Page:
Equoid - novella between Jennifer Morgue and Fuller Memorandum - not mentioned on his blog but Tor have it as a freebie here: Equoid

He also has a timeline for reading the whole lot on that blog: some novels, some novellas, some shorts.
 
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dannymcg

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I love the Laundry Files series.
Got them all, inc novellas, as far as Nightmare Stacks.
In the later books the pov moves to other characters instead main protagonist :)
 

Vertigo

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I love the Laundry Files series.
Got them all, inc novellas, as far as Nightmare Stacks.
In the later books the pov moves to other characters instead main protagonist :)
I've got to move Jennifer Morgue up in my to buy list. It's been languishing there far too long. Too little time and too much to read...
 

Ursa major

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I love the Laundry Files series.
Me too.
Got them all, inc novellas, as far as Nightmare Stacks.
The latest -- The Delirium Brief, which could be seen almost as a part two (where the Nightmare Stacks would be part one) -- came out last month... and was consumed by me in double quick time.

It should be noted that the later stories begin to follow an underlying arc that the first few didn't (and couldn't, because these books weren't thought to be part of a long series, let alone an overarching story, when they were written). So as well as being good reads, with lots of wit and inventiveness, the tension is definitely building up.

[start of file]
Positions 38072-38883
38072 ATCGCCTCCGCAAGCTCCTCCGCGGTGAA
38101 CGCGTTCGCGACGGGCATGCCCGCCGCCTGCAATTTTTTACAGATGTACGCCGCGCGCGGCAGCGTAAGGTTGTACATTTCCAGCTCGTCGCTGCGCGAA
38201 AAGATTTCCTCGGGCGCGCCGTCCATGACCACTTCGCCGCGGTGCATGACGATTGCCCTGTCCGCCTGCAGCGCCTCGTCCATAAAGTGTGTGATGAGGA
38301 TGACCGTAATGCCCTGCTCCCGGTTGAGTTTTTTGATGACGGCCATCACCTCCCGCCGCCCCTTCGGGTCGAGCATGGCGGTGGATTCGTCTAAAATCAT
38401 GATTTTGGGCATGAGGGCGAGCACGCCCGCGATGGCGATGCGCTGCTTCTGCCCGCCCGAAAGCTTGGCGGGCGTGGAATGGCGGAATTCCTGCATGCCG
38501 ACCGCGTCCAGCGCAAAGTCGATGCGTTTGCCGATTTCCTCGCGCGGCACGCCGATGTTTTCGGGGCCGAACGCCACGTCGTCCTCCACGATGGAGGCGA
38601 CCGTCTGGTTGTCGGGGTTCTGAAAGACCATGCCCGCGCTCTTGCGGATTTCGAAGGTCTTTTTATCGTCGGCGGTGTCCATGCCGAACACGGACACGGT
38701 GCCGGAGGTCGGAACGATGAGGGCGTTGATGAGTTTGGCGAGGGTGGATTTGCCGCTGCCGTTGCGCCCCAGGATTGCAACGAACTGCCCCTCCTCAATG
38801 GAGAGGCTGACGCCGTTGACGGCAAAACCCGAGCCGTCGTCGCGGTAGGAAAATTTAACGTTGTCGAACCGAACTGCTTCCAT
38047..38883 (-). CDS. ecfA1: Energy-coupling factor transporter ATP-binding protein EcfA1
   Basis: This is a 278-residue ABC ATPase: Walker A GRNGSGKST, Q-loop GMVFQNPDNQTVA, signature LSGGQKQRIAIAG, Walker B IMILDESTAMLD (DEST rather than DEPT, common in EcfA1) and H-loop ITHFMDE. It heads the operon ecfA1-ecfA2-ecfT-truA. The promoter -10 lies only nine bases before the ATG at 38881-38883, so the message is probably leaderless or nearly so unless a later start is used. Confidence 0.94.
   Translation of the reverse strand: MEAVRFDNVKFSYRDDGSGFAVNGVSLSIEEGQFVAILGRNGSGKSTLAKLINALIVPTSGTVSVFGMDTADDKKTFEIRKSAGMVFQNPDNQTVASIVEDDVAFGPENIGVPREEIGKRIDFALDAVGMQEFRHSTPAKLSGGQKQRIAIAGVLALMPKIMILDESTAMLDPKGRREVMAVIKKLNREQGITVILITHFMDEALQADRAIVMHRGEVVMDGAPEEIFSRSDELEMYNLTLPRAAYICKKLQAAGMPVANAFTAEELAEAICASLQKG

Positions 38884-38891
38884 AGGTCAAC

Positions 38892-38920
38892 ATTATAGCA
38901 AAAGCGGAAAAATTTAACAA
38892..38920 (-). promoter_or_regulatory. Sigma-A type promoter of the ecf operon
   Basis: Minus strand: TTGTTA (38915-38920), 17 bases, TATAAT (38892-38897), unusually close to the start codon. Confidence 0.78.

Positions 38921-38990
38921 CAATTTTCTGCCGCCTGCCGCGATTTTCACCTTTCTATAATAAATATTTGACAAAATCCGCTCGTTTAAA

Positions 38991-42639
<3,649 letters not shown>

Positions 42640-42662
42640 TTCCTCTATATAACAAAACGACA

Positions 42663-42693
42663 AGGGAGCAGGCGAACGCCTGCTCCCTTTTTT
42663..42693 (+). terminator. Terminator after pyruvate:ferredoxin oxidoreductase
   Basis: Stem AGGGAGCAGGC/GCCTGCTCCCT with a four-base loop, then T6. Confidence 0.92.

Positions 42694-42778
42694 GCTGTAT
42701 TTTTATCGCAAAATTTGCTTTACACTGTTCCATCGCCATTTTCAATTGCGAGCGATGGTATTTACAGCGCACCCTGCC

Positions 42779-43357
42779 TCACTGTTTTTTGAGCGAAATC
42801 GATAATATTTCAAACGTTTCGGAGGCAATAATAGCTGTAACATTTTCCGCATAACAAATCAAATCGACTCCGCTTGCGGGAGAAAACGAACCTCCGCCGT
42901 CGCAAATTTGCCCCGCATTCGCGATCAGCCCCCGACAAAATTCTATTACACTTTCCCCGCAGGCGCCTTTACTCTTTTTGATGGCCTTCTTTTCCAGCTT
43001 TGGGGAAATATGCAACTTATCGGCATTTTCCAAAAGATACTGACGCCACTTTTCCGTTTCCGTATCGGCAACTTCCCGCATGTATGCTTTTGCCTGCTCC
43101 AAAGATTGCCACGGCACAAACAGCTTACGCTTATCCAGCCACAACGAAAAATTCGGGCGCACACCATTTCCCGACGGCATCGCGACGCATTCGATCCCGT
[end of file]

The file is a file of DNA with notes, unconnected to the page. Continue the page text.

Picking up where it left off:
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Ursa major

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I've edited my previous post as, thinking about it, there was something spoilery in what I'd written outside the "official" spoiler. I've removed it.
 

Bugg

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The Concrete Jungle - Sequel to The Atrocity Archive - there are too many concrete cows in Milton Keynes (do you know about the Milton Keynes concrete cows? If not Google is your friend): Link for this one is okay on his blog page. You may have read it already as it was included in my edition of the Atrocity Archives.
Yeah, it's included in the Kindle edition, too - reading it at the moment :)